It may be my way, but it’s not phonetics. Yet it was a start.
Something I’ve learned since is that there’s more to vowels than I thought. I’d made just the two versions of each. [A] is in say, [a] is in sad; [E] as in knee, [e] as in head; [I] as in bye, [i] as in sit; [O] as in hope, [o] as in hop; and [U] as in huge, [u] as in hug. But [U] was an awkward exception. Does it sound like “you” or “ew!” How about “oo”? I added [(oo)] to the specials list and left [U] as it was, but I could tell there was something awry. Indeed, the multitude of vowels is something I’ve come to appreciate since my first stab at collecting them. As vowels are every bit as important as all those consonants we bung between them, one kind so very often after the other.
In fact, vowels are the main sounds that we make. If you play around with a waveform editor, as I did in the process of making my synth half a lifetime ago, you’ll see the graphic truth. Consonants are the busy little valleys, full of whispers, between the mighty vowel hills. Speech is their sequence. And what a complex sound it is.
Fortunate for us, our brains are well tuned for it. Like the maddening complexity of what our eyes do and do not see, sound is handled as an unconscious process for us by the superhuman genius with which we share our heads. What we can “hear”, rather than wiggling charts of noise, is what the book I’m reading describes just perfectly as “gestures of speech”. In fact, let me quote the opening of its first chapter:
We will begin by describing how speech sounds are made. Most of them are the result of movements of the tongue and the lips. We can think of these movements as gestures forming particular sounds. We can convey information by gestures of our hands that people can see, but in making speech that people can hear, humans have found a marvelously efficient way to impart information. The gestures of the tongue and lips are made audible so that they can be heard and recognized.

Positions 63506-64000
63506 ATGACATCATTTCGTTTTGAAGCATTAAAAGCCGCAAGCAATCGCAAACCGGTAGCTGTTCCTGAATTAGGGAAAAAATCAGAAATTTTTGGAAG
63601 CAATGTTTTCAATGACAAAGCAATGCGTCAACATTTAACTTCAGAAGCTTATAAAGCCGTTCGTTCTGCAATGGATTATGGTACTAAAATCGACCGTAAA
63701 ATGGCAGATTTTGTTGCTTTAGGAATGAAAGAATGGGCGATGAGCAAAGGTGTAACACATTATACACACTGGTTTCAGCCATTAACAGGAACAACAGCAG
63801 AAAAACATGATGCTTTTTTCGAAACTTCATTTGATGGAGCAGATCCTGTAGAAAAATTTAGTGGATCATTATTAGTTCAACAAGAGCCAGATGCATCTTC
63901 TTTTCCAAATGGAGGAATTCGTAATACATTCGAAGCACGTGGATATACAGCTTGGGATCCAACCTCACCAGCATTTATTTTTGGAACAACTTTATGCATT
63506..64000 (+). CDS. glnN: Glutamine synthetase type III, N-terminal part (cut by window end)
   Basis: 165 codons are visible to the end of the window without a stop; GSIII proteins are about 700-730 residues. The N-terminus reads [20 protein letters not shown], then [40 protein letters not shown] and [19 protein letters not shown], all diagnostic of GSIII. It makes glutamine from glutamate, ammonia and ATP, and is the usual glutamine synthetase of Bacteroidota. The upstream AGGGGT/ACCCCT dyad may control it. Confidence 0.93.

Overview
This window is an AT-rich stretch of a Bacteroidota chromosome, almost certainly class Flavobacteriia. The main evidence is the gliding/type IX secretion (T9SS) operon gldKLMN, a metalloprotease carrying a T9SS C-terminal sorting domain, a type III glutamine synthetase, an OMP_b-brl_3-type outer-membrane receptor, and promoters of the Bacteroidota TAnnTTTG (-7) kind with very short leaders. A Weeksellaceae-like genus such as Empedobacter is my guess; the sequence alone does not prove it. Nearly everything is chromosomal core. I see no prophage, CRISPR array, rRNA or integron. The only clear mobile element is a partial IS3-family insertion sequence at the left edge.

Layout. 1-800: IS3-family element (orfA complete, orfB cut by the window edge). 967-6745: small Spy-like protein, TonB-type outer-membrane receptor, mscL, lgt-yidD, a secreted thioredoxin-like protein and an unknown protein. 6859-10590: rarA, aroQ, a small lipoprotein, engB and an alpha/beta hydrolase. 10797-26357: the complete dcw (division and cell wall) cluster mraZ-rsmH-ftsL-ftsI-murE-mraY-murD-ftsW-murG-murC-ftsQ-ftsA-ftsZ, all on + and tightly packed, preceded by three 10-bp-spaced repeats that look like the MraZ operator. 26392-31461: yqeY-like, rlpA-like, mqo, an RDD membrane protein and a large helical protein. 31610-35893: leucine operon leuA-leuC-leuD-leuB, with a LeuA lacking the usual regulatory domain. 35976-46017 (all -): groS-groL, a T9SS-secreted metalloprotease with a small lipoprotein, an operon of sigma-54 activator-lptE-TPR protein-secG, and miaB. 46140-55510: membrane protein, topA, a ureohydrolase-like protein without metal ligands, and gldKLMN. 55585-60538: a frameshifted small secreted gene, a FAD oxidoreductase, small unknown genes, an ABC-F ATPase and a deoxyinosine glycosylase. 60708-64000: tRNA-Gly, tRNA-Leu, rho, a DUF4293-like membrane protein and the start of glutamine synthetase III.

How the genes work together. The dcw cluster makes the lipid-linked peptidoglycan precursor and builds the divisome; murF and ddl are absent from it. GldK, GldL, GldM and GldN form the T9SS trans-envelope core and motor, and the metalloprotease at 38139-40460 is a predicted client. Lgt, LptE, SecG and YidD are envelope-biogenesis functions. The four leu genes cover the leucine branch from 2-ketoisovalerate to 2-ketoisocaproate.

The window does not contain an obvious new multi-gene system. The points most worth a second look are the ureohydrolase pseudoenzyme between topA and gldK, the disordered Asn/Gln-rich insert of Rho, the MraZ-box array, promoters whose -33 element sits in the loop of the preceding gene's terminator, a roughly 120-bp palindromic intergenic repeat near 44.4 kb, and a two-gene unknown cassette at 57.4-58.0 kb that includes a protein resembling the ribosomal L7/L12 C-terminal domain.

Now that’s just a superb way of putting it! Speech is a uniquely fast and precise way to articulate ourselves. But fundamentally it is just the same as waving our arms or making gestures with our faces, as exploited by sign languages the world over to great effect. The core of it is recognition. We understand what others are saying, right back when we begin, by expressing it with our own mouths. We hear when someone has their tongue to their teeth, or when they pop their lips. The gestures themselves are at once universal and yet quite meaningless. Language is how we’ve come to put them together, to make meaning from our shared fluency in sound.
The way I was going to make my matrix for Aznush, and so also Anatara, was as a grid of vowels and consonants. It still is, but now I’m learning that there are more of these sounds than my own ancient alphabet described. From the lexis I’ve already contrived, I can tell I need a few. Not least if Azutara is indeed to be the subject of its own writing system! I’m forever into minimalism — keep it simple, stupid! — until the moment I actually get to work. Languages, notoriously, are anything but logical, optimised, minimal sets. They are organic. So it’s only right that I should learn on my feet, as we all do while acquiring, living and making them for ourselves.